Subconjunctival Hemorrhage (Bleeding in Eye) (cont.)
Subconjunctival Hemorrhage Symptoms
Most of the time, no symptoms are associated with a subconjunctival hemorrhage other than seeing blood over the white part of the eye.
- Very rarely do people experience any pain when the hemorrhage begins. When the bleeding first occurs, you may experience a sense of fullness in the eye or under the lid. As the hemorrhage resolves, some people may experience very mild irritation of the eye or merely a sense of awareness of the eye.
- The hemorrhage itself is an obvious, sharply outlined bright red area overlying the sclera. The entire white part of the eye may occasionally be covered by blood.
- In a spontaneous subconjunctival hemorrhage, no blood will exit from the eye. If you blot the eye with a tissue, there should be no blood on the tissue.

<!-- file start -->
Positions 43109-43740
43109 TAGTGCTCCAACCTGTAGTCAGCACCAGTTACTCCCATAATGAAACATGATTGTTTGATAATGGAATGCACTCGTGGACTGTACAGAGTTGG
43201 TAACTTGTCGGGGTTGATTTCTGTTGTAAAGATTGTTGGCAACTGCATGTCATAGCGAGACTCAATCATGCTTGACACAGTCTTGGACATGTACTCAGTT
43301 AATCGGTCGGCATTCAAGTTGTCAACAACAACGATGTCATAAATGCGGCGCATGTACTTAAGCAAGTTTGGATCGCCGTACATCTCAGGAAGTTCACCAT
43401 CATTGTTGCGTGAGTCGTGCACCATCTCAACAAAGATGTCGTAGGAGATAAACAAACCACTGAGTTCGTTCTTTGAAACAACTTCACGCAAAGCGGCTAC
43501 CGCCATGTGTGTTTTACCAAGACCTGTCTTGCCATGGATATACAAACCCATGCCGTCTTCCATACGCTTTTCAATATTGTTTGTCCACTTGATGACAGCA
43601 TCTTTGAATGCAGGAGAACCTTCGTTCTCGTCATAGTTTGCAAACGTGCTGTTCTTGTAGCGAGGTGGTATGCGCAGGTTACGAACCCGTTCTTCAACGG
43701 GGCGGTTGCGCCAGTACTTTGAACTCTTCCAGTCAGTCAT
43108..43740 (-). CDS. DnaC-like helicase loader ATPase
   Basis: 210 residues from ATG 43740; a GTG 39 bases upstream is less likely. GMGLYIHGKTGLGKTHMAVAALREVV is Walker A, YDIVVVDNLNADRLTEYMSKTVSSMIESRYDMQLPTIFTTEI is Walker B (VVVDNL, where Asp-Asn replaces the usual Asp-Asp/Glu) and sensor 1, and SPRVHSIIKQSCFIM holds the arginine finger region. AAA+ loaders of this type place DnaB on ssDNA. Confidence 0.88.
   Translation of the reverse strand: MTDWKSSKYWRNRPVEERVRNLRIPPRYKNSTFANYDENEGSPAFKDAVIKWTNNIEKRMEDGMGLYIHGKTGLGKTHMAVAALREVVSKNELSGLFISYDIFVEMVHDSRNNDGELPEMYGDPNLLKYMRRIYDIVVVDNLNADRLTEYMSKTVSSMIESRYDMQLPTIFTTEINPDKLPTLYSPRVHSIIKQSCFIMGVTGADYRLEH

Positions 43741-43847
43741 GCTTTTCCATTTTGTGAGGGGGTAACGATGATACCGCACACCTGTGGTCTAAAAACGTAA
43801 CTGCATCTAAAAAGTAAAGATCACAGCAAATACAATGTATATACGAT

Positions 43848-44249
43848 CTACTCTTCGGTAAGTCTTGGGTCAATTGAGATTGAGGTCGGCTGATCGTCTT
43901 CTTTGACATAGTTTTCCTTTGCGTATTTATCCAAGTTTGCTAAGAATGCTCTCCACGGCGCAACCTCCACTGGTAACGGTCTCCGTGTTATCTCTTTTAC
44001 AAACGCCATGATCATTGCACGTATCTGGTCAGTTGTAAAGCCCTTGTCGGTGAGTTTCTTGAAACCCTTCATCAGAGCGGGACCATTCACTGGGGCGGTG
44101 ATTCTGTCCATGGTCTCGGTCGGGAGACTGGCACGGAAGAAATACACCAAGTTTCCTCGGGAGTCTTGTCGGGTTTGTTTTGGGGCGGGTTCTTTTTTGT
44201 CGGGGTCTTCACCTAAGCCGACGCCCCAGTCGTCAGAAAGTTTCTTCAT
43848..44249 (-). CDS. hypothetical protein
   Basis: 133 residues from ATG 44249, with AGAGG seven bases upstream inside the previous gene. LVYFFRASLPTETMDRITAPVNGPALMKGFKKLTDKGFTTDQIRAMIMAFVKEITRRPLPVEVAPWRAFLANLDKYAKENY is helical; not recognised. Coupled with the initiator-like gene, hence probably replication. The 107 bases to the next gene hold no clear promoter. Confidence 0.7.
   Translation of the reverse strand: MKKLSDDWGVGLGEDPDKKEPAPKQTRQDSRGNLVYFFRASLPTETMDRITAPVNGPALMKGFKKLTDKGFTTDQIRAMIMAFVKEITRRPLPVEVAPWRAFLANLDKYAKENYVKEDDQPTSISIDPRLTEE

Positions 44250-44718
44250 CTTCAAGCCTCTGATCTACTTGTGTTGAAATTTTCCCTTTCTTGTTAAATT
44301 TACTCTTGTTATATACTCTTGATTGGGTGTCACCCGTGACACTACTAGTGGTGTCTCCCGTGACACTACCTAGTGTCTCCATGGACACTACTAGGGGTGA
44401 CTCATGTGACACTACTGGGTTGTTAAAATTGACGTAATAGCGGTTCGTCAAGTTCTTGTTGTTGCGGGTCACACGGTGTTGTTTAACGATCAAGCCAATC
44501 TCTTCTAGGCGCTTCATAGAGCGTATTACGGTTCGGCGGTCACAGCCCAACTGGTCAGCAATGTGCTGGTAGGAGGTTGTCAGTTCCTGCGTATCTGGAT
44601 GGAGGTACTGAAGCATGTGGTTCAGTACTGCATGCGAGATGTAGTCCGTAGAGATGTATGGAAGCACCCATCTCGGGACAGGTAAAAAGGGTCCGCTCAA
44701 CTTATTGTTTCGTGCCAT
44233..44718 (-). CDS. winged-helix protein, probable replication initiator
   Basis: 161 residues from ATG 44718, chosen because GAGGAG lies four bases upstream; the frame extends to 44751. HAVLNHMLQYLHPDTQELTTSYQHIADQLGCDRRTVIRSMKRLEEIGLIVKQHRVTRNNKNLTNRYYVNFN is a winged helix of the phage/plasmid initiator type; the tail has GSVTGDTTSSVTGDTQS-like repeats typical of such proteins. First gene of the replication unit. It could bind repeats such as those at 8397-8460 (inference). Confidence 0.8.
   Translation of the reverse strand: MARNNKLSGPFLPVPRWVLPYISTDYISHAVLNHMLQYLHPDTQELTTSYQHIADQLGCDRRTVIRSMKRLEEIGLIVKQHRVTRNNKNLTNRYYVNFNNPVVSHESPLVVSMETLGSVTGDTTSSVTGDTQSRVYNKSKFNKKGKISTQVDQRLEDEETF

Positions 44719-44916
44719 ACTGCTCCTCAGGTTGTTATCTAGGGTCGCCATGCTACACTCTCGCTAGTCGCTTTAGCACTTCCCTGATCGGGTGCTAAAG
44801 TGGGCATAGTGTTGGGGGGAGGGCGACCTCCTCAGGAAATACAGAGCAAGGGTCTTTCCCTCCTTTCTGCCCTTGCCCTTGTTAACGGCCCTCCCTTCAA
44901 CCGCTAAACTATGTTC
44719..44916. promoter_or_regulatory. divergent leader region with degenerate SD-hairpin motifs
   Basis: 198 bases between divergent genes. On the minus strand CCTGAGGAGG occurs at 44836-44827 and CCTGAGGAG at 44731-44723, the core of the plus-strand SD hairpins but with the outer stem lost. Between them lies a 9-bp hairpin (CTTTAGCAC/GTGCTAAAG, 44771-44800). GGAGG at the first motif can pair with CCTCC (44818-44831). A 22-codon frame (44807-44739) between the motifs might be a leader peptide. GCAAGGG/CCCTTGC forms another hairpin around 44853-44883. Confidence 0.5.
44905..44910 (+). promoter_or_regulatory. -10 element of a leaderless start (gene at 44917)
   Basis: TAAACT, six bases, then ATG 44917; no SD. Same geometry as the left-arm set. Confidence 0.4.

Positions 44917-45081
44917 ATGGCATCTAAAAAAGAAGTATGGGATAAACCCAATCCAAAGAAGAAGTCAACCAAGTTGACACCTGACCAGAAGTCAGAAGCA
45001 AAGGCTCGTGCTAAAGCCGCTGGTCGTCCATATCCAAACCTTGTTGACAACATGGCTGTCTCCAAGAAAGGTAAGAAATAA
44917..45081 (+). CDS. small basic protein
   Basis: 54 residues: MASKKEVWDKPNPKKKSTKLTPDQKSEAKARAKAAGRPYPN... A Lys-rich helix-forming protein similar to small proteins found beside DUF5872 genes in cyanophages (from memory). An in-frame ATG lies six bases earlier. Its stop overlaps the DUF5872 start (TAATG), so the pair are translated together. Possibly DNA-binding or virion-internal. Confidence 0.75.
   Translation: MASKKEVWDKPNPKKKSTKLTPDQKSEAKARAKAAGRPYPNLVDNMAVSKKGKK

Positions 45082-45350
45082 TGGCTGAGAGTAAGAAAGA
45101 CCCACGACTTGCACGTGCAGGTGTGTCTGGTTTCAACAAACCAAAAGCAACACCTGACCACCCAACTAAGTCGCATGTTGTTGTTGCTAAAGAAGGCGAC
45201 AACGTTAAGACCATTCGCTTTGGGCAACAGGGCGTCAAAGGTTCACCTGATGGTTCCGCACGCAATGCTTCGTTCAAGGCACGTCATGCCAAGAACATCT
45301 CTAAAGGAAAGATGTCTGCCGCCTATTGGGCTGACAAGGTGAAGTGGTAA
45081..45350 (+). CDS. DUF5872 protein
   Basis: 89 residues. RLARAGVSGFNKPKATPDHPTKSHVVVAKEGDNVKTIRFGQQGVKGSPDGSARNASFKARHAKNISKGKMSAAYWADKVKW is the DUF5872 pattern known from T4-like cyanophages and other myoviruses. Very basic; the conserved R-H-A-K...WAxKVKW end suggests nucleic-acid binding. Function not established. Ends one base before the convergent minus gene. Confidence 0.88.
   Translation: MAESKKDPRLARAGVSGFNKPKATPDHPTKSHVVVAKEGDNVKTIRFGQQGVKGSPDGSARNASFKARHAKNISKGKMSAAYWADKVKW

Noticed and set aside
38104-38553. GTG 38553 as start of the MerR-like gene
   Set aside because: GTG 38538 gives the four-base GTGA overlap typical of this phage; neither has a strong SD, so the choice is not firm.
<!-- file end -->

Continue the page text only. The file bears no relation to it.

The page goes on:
- The hemorrhage will appear larger within the first 24 hours after its onset and then will slowly decrease in size as the blood is absorbed.
When to Seek Medical Care
Call your ophthalmologist (a medical doctor who specializes in eye care and surgery) if the subconjunctival hemorrhage does not get better within two weeks or if you have had multiple subconjunctival hemorrhages.
Also, call your ophthalmologist if you have a hemorrhage in both eyes at the same time or if the subconjunctival hemorrhage coincides with other symptoms of bleeding including easy bruising, bleeding gums, or both.
Go to your ophthalmologist immediately if you have a subconjunctival hemorrhage and you have
- pain associated with the hemorrhage,
- changes in vision (for example, blurry vision, double vision, difficulty seeing),
- history of a bleeding disorder,
- history of high blood pressure, or
- injury from trauma to the eye.
Medically Reviewed by a Doctor on 4/9/2014
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